More opinions on unemployment numbers:
“I believe U6 provides greater transparency to the reality of unemployment. Its figure should also be given whenever U3 is mentioned.”
And this sent in from “A Canadian shaking his head”:
“The unemployment statistics used don’t really mean anything since it only measures unemployed looking for work.
“All the able bodied people not looking for work, simply living off of all the government assistance packages available makes it too easy.
“The bigger issue is to scale down all the assistance packages available so that working for a living is infinitely more desirable. Only then would unemployment rates mean anything.”
As for the long-term effects of social welfare programs on unemployment, that’s complicated.
The U6 number does reflect people who’ve not looked for work in the past 12 months; it doesn’t break down how many years “discouraged” workers have not looked for work.
“You didn’t give a lot of data so maybe the tax argument has more merit as additional data points are revealed but the 3 cities you listed are crazy expensive places to live regardless of taxes.
“Additionally, NY and LA are undesirable places to live, in my opinion.
“I suspect many are leaving those cities to bank real estate gains and buy in cheaper locations and taxes are mostly irrelevant.
“Smart money is banking profits and moving to where their money goes further.”
A May, 2018 Redfin survey found the following:
- 8% changed their home search to a state with lower taxes because of the new tax law
- 9% changed their home search to nearby cities with lower taxes
- 10% said they purchased a home with a lower price tag because of the decreased benefits on high-priced homes
There’s not been a mass exodus from high-tax states yet.
But from 2010-2017, low-tax Florida’s experienced a 5% net increase in population from domestic migration; on the other end of the spectrum, New York’s lost 5.5%.
There has to be a connection there.
How about you? If you’re moving or considering it, how much do taxes play into your decision?
Thanks for the feedback. We look forward to hearing from you.
Send your opinions to TheRundownFeedback@SevenFigurePublishing.com.
Your Rundown for Tues. September 18, 2018…
Recession, Retail and the Art of the Deal
Lehman Brothers filed bankruptcy on Sept. 15, 2008 ahead of the holiday shopping season. The crash of a Big Bank caused U.S. consumers to put their wallets away and basically shelter in place.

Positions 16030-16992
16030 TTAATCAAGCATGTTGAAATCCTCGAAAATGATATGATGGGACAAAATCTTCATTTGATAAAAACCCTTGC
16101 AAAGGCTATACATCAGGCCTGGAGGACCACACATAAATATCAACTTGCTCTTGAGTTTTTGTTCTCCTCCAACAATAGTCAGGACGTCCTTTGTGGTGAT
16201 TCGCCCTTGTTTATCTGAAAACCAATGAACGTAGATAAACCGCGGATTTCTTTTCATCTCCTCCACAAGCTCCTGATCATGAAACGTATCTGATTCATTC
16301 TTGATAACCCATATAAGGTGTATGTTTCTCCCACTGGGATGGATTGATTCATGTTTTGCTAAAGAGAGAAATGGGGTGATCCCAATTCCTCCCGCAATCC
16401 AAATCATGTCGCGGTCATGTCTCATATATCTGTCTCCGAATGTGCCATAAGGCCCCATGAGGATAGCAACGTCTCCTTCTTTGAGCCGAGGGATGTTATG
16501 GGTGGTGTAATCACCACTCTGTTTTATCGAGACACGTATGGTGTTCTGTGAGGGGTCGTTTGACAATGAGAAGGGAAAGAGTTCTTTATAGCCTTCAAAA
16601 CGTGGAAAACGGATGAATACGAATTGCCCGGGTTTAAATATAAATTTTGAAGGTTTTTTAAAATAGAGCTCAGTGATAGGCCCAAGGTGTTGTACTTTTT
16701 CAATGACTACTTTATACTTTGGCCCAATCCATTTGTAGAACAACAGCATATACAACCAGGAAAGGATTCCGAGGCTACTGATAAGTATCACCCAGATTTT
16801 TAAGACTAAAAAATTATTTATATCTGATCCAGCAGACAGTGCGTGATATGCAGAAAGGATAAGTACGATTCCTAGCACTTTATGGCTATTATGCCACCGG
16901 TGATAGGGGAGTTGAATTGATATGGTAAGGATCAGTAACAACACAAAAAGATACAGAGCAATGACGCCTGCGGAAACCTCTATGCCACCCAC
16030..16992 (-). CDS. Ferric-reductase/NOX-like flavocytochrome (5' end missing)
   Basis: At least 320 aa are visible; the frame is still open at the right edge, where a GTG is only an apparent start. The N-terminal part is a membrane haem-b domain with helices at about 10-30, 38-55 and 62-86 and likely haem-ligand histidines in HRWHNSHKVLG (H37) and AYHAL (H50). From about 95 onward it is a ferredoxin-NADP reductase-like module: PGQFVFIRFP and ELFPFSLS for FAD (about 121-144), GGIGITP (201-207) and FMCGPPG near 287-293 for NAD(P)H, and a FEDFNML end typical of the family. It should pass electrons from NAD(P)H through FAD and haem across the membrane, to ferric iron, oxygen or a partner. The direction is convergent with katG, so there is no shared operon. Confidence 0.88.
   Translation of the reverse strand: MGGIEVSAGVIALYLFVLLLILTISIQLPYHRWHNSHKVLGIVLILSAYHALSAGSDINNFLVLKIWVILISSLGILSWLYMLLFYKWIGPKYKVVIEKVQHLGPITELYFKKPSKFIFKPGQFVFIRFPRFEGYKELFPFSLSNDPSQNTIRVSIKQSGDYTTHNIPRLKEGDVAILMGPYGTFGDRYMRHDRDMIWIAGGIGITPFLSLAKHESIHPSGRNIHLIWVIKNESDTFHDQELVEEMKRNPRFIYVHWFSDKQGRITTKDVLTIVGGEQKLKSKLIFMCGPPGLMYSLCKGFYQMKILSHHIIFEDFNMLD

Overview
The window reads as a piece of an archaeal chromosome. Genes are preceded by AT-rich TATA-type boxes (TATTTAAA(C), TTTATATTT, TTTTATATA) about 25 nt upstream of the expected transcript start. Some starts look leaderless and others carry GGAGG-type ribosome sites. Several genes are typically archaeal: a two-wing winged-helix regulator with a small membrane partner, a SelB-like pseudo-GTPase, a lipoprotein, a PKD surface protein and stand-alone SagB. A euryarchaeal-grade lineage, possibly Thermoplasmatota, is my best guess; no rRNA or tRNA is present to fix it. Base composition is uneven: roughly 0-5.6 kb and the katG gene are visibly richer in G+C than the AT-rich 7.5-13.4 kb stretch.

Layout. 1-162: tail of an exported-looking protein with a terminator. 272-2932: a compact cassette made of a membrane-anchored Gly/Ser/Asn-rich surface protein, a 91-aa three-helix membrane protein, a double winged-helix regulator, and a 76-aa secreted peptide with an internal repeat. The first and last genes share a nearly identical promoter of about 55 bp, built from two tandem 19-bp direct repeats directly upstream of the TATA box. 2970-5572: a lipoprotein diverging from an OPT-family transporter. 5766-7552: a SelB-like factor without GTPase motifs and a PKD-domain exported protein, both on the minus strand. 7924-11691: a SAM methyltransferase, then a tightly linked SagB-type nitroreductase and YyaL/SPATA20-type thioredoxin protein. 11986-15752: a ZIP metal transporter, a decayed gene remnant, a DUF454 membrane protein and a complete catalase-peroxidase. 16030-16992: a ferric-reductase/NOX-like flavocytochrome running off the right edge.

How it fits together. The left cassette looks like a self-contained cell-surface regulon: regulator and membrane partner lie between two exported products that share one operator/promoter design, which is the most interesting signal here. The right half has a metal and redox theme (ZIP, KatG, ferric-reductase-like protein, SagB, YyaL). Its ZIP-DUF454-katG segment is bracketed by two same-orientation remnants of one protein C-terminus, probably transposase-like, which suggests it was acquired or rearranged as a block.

Store shelves and racks were left with so much inventory retailers cut prices to 80% off just to lure buyers. And sales continued long past Black Friday.
That discount trend continues today.
The chart below shows retail sales haven’t rebounded to pre-Recession highs, regardless of low unemployment and tax cuts.
And the focus on bargains applies to high and low-end retailers.
“T.J. Maxx was a key beneficiary of this shift,” says an article at CNBC, “its stock has outperformed the industry average by 6 percent, on average, over the past five years, while Ross Stores shares outperformed by 17 percent.”
High-end retailer Nordstrom had to adjust to consumers looking for a deal, too. The Department store’s Nordstrom Rack accounted for 30% of second-quarter sales.
The advent of online retail — that’s really taken off since the Recession — has also contributed to American consumers’ preoccupation with finding a bargain. Shoppers can compare prices at the push of a button.
The Great Recession’s shaped shopping habits. Deloitte’s Rod Sides says: “We’ve conditioned consumers to wait for the deal.”
Market Rundown for Tues. September 18, 2018
S&P 500 futures are up about 13 points to 2,902.32.
Oil’s up by a dollar to $69.86.
Gold’s lost about $3 to $1,202.90.
Bitcoin’s gained $107.96 to $6,369.44.
Send your comments and questions to, TheRundownFeedback@SevenFigurePublishing.com.
Have a great day. We’ll catch up tomorrow.
For the Rundown,